- Learning matching skills in pre-school will support children to match letters and sounds.
Being able to match items and explain why they go together is important for cognitive skills and ability.
By matching objects to pictures children are practising visual discrimination, becoming familiar with one dimensional print and learning to connect real objects to print. All of which are important pre-reading skills.
Matching games improve language, concentration and memory. Research has shown a link between dyslexia and working memory. To learn new words we have to remember each sound segment, put them together and remember what they look like for future use. To be able to do this, you need a good working memory.
- Matching skills are involved in visual discrimination. Children use matching skills to tell whether two words or letters are the same or different. Learning to match shapes and patterns helps children as they learn to recognise letters and then words.
- You can help children develop matching skills by using print in your setting’s environment. Children can look to see whether they can find another example of a word or letter in the print around them. This will not only reinforce matching skills but also make children more aware of the print around them.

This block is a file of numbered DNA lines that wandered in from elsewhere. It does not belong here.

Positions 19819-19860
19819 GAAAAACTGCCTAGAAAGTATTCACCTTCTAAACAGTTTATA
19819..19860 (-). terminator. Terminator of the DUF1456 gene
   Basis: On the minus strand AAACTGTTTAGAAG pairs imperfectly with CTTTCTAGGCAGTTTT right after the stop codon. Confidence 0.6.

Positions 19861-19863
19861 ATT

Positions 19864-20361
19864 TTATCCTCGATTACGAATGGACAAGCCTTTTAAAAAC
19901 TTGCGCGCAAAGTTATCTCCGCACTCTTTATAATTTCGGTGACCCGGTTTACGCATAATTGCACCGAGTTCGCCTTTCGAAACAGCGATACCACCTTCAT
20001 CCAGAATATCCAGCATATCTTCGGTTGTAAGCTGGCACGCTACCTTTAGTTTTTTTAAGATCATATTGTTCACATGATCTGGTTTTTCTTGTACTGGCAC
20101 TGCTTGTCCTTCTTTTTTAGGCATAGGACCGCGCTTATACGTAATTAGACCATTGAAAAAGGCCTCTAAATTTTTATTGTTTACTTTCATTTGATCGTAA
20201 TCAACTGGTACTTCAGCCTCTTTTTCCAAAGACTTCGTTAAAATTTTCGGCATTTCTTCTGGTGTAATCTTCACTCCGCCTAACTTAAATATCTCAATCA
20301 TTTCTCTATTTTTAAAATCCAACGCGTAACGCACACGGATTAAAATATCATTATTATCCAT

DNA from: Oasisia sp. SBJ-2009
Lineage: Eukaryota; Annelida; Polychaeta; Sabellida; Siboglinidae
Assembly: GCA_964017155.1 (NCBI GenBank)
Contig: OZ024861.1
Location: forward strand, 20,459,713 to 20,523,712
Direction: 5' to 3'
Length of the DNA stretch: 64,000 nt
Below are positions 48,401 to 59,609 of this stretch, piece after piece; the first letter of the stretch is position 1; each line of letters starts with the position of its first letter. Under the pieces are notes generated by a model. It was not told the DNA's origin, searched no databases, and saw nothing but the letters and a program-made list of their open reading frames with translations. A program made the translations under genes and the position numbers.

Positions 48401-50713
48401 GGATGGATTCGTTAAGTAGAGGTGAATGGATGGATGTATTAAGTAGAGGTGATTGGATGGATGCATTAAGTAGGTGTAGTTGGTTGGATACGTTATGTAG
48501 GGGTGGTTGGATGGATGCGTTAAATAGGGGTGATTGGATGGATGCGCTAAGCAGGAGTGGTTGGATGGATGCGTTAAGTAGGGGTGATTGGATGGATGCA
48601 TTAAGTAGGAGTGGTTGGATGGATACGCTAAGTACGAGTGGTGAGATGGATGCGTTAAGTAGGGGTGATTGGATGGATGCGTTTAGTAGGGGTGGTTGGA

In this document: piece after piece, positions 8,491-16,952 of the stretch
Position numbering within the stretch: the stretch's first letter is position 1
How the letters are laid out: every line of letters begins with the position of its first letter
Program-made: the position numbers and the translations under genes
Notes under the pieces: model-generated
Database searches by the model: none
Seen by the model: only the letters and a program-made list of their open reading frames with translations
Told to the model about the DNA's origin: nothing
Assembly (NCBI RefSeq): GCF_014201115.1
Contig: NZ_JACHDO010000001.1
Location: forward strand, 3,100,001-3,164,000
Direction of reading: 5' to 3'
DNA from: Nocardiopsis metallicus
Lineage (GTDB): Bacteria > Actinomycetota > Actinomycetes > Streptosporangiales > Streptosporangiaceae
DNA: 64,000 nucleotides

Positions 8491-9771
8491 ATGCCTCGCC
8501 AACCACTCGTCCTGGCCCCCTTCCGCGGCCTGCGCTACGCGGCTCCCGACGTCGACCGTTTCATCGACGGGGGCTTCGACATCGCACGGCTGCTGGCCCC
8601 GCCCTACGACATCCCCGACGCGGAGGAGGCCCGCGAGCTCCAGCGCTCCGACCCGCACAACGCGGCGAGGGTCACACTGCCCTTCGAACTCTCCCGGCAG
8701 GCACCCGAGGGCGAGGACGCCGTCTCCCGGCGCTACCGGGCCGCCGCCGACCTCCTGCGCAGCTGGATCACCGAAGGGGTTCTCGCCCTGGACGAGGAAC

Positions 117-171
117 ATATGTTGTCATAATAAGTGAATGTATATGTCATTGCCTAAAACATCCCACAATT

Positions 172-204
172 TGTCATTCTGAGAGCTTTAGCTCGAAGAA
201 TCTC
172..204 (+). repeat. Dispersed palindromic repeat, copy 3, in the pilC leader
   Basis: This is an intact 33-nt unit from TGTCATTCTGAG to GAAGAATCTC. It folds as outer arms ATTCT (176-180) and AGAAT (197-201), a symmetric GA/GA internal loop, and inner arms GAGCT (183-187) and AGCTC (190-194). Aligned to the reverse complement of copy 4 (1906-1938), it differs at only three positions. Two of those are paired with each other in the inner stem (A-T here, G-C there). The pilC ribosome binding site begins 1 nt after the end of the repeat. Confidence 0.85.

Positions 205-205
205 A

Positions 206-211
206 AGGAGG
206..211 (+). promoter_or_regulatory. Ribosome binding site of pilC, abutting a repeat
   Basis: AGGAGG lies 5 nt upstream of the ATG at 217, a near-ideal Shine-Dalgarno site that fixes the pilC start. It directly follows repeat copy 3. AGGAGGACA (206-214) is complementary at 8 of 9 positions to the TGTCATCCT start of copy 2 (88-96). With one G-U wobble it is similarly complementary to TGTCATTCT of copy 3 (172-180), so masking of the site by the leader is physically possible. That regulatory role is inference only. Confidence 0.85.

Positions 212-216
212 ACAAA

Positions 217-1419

- Provide a range of activities that encourage children to match objects, pictures, sounds and words.
- Make sure that activities are at the right level for the children and give them time to process information.
- Provide quiet areas where children can engage in these activities without noise distractions.
- Use large print books when reading with children and point to the words as you read.
- Label resources with pictures and words.
- Teaching ideas www.teachingideas.co.uk
- Matching, sorting and pairing activities for young children (www.earlylearninghq.org.uk)
Produced by Surrey Early Years and Childcare Service. Find out more at www.surreycc.gov.uk/eyfs